AFP – Iran has started feeding uranium gas for enrichment at a nuclear plant where it has installed over 1,300 centrifuges, the UN atomic watchdog said Wednesday, showing increasing defiance of UN resolutions.
Iran has assembled eight cascades of 164 centrifuges each — a total of 1,312 of the machines which turn uranium gas into enriched uranium for use as either nuclear reactor fuel or to be the explosive core of atom bombs — at a heavily-bunkered underground facility in Natanz. "Some UF6 (uranium hexafluoride gas) is being fed into those cascades," International Atomic Energy Agency head of safeguards Ollie Heinonen said in a letter sent Wednesday to Iran’s ambassador to the IAEA, Ali Asghar Soltanieh.
Pushed by fears Iran is secretly developing nuclear weapons, the UN Security Council has imposed sanctions on Iran for failing to halt uranium enrichment.
But Iran has said it wants to press ahead with large-scale enrichment at Natanz, far beyond what were previously only research levels.
Iran wants to put in first an industrial level of 3,000 centrifuges, and then eventually 54,000 of the machines.
A close observer of the IAEA said "enrichment has not really started. The centrifuges are running at low pressure," a first step to getting them up to speed.
In his letter, which was obtained by AFP, Heinonen was acknowledging the IAEA’s receipt of the information about Natanz from Iran, given during an inspection April 15-16.
He also called on Tehran not to cut off inspections to a heavy-water reactor being built in Arak and which could produce plutonium, which like enriched uranium is potential nuclear bomb material.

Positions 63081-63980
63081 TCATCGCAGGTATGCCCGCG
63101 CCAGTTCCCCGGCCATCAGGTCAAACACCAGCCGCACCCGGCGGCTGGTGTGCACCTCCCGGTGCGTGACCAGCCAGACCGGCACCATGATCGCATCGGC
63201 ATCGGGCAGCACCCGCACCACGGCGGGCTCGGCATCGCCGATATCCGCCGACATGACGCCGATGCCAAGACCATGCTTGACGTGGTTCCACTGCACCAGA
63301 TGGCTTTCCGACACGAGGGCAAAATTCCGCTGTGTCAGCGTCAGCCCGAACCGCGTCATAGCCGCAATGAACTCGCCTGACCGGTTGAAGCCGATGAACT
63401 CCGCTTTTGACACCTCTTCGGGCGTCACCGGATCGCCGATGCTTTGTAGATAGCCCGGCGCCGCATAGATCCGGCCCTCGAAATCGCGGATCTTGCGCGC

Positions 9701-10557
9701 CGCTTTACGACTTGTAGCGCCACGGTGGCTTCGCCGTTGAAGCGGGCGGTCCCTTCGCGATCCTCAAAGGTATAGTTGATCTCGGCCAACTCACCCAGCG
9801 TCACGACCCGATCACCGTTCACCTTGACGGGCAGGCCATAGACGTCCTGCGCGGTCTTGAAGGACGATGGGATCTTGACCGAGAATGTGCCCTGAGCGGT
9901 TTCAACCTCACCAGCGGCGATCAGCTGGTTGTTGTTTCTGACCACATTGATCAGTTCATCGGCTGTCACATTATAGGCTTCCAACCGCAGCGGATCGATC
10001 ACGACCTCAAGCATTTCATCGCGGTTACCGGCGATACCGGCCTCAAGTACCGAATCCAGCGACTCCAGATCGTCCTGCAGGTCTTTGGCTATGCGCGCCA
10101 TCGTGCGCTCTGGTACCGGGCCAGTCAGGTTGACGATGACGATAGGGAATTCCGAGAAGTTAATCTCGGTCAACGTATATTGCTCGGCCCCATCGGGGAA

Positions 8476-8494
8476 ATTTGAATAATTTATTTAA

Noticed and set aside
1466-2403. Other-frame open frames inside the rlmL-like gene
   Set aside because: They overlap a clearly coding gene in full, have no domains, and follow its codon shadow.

Iran has reduced cooperation since the Security Council last month imposed a second round of sanctions on Iran, and says it will only provide notification about sites like Arak six months before nuclear material is introduced.
Arak is scheduled to go online in 2009.
Heinonen said Iran can not limit cooperation unilaterally.
Meanwhile, the IAEA has backed off on its insistence of installing surveillance cameras in Natanz.
The IAEA had agreed to "a combination of unannounced inspections and containment and surveillance measures," Heinonen said in his letter.
Diplomats told AFP that the IAEA felt it still had adequate access, even without the surveillance cameras.
Putting in the cameras was a key demand but a deal struck with Iran gives IAEA inspectors the right to make unannounced on-site inspections at Natanz, the diplomats said.
"For the moment, this is alright," said one diplomat, who said IAEA inspectors will be allowed to maintain a more permanent presence in Iran while up to now they have only gone in for specific visits. He did not elaborate.
At stake is monitoring an Iranian nuclear programme which the United States claims hides the secret development of atomic weapons.
"Iranian nuclear official Mohammad Saeedi (deputy head of Iran’s atomic energy organization) met with Ollie Heinonen in Vienna in early April and they agreed that cameras would not be put into the underground hall in Natanz," the second diplomat said.
The diplomat said the agreement was to be valid for "a few months."
Heinonen had in March sent the Iranians a letter giving them until the end of that month to surveillance cameras at Natanz, with failure to do this possibly leading to further UN action against Iran.
Iran insists its nuclear programme is a peaceful effort to generate electricity.
IAEA chief Mohamed ElBaradei had said February 22 that cameras would be needed in Natanz if Iran were running more than 500 centrifuges.
But a diplomat said the red-line number has changed. "When 3,000 centrifuges are running then unannounced visits plus cameras would be required," the diplomat said.
Such a number of centrifuges could make in less than a year enough enriched uranium for an atomic bomb.
Iranian President Mahmoud Ahmadinejad had announced last week that the Islamic republic’s controversial uranium enrichment work had reached an "industrial scale," a stage that requires at least 3,000 centrifuges, but did not say how many centrifuges were working.
Russia, which is building Iran’s first nuclear power plant, as well as other nations had cast doubt on whether Iran had reached such an industrial stage.